Food Writing Tips from Mary MacRae Warren

Friday, June 11, 2010
Just thinking about food writing is making me hungry! The delicious descriptions, the decadent prose, and the delectable subject matter allow writers to "play with their food," so to speak. Who wouldn't want to break into food writing? Food is what brings us together across the globe and across the table; and food writing--whether a food news story, a food memoir, or recipe writing--seems to be increasing in popularity, with new markets opening up all the time.

So to find out more about food writing, we've invited WOW! instructor Mary MacRae Warren to answer a few questions on the subject and some questions on her upcoming e-course Food Writing: the Basics, and her newest e-course Recipe Writing Intensive: Invention, Inspiration and Collaboration. Both start Monday, June 14th. If you're interested in learning how to become a food writer from a pro who will personally guide you through the process, there's still time to sign up. Visit our Classroom Page for full curriculum details.

A former general assignment reporter, Mary MacRae Warren's area of expertise is nonfiction with an emphasis on memoir, travel and food writing in the blogosphere. Mary is Social Media Manager for and writes a monthly retail column as well as food and food-related articles for both the Chapel Hill News and the Durham News. She published the popular blog, Mrs. Cleavage's Diary, for NY MetroParents and later established the well-read blog, Eat. Drink. Memory., which has an international, well-educated and affluent readership. Her work has appeared in the Queens Courier, Brooklyn Parent, Big Apple Parent, The West Side Spirit, and NYC City Guide magazine. Mary is a former professor at City University of New York, where she taught non-fiction writing, and a former instructor at Gotham Writers' Workshop.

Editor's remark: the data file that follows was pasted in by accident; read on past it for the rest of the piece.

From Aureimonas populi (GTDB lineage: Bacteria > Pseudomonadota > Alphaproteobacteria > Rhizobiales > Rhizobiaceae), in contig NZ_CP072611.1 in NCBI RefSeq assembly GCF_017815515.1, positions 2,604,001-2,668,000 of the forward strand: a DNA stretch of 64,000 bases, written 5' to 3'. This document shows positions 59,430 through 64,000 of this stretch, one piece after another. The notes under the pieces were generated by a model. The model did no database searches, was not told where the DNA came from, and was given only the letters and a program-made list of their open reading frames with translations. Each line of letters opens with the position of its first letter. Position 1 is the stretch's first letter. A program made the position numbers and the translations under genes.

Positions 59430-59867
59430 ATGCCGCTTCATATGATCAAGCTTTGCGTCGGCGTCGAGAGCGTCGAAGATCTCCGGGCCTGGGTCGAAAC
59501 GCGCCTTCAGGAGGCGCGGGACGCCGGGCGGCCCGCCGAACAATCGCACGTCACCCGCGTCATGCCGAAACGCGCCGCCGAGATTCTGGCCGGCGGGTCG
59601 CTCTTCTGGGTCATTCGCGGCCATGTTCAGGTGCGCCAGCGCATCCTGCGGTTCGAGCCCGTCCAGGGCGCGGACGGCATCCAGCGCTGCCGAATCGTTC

Welcome to The Muffin, Mary! We're thrilled to chat with you about your upcoming courses. What are the different types of food writing you cover in your course Food Writing: The Basics? How do they differ?

Mary: Food writing is like being presented with a dessert tray--so many delicious things to try!

You learn how to cover food news, how to write a recipe-driven article, how to use memoir writing to tell a food story, how to begin developing recipes, how to review or critique a restaurant or food product, and how to interview and profile a food personality. You also learn how to write a pitch letter for an article you'd like to submit for publication.

All of these styles of writing require the same attention to detail and the same journalistic skills of inquiry, research, drafting and revision, but each type of article requires a different approach or format.

A food news story requires the basic elements of a news story--who, what, where, when, why and how. A recipe-driven article could incorporate food history, local cuisine or memoir. Writing recipes requires basic understanding of recipe structure as well as a certain cooking skill. We're all familiar with restaurant reviews and profiles. You learn how to apply the techniques of criticism in the culinary world and how to create questions that will get a personality to open up and talk about themselves.